See, we are going by faith. John's first letter, 1 John chapter 1, he goes, "Listen, we saw him with our eyes. We touched him with our hands. We know him". Our faith is based on fact. They knew him and they could not wait to see him again. The apostle Paul in Philippians said, "Listen, I'm gonna tell you something. I'm in a strait betwixt two. It just doesn't get better than the King James Version in that. I'm in a strait betwixt two, having a desire to depart and to be with Christ which is much better, but also needing to stay here and serve all of you". What a statement, because they'd seen him, they'd encountered him. They knew him.

Want you to know something: the second advent will be the antithesis of subtle. The antithesis. It won't be the babe in the manger, as precious as that is to us, hidden away from everybody's sight. It will be every eye will see him and after Isaiah had said about him in his first advent, in 53:2-3: "He had no form or majesty that we should look at him, no beauty that we should desire him. He was despised and rejected by men, and as one from whom men hide their faces he was despised, and we esteemed him not".

And then Matthew 24:30 reads: "Then the sign of the Son of Man will appear in the sky, and they all the peoples of the earth will mourn; and they will see the Son of Man coming on the clouds of heaven with power and great glory". I just love this, Jesus talking himself in John chapter 5: 28-29 where he says: "A time is coming when all who are in the graves will hear his voice and come out". I mean, that's some kind of voice when, like, people start popping out of their grave.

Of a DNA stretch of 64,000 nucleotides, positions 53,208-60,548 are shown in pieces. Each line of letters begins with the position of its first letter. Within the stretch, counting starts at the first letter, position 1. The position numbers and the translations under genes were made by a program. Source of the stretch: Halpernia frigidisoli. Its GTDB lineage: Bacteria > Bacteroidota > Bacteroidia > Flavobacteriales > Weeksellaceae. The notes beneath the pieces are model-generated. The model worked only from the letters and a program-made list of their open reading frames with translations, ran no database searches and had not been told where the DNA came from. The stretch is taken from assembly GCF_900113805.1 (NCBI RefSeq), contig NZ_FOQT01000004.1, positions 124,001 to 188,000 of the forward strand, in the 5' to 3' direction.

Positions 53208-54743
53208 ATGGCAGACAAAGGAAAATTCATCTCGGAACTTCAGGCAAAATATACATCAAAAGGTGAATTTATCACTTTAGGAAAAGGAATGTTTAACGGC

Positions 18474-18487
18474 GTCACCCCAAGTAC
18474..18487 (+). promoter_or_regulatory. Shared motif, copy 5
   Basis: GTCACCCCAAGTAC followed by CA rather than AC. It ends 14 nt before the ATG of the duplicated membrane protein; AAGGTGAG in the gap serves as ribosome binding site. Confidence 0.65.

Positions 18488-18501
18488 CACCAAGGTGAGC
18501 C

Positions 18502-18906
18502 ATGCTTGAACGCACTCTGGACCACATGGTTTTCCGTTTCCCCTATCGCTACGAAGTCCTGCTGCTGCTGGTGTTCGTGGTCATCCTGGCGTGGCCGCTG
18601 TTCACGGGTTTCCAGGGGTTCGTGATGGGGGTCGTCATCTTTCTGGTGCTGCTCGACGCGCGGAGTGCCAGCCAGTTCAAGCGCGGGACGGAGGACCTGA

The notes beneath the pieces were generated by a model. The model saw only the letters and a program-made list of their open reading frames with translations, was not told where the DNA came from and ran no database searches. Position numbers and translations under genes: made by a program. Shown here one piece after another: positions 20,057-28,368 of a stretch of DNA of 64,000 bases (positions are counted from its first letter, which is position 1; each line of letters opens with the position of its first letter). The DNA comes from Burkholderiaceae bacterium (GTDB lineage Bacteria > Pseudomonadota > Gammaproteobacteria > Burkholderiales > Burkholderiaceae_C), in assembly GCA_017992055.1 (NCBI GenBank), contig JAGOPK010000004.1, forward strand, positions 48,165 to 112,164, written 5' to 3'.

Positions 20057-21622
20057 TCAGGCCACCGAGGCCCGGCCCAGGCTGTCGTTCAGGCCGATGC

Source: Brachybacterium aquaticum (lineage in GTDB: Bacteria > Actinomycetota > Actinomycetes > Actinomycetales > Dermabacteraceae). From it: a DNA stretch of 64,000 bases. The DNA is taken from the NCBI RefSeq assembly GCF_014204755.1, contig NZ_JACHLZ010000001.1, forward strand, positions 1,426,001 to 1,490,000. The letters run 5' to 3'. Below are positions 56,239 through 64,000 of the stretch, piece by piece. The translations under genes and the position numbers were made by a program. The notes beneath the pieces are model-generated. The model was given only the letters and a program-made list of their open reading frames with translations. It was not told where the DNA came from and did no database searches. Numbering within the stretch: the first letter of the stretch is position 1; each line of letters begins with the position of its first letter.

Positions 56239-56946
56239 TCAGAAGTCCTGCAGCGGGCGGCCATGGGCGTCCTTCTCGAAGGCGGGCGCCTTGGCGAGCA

C.S. Lewis, and we'll start drawing to a close with this, wrote the following words in his classic book, "Mere Christianity," and I want you to soak 'em in. Just try to be undistracted. "Hope is one of the Theological virtues. This means that a continual looking forward to the eternal world is not (as some modern people think) a form of escapism or wishful thinking, but one of the things a Christian is meant to do. It does not mean that we are to leave the present world as it is. If you read history you will find that the Christians who did the most for the present world were just those who thought most of the next. The apostles themselves, who set on foot the conversion of the Roman Empire, the great men who built up the Middle Ages, the English Evangelicals who abolished the Slave Trade, all left their mark on Earth, precisely because their minds were occupied with heaven. It is since Christians have largely ceased to think of the other world that they have become so ineffective in this. Aim at heaven," he says, "and you will get earth 'thrown in': aim at earth and you will get neither".

Not only with the Coming of Christ will there be full redemption, I mean full redemption, everything, an entire Creation fully redeemed, not only will there be revelation and rejoicing, but 2 Thessalonians says there will be the most wonderful thing in the very first chapter: "This is evidence of the righteous judgment of God, that you may be considered worthy of the kingdom of God, for which you are also suffering, since indeed God considers it just to repay with affliction those who afflict you, and to grant relief to you who are afflicted as well as to us, when the Lord Jesus is revealed from heaven with his mighty angels".

Jesus is coming for you. He came the first time so he could come the second time. Oh, it was a glorious appearing the first time. The Word made flesh and dwelling among us and we have seen his glory, the glory of the one and only full of grace and truth. Glorious appearing, epiphany, but it will be nothing in comparison to the time when he comes and he finds this world in the dark and he says, "Don't you be afraid. I'm coming for you".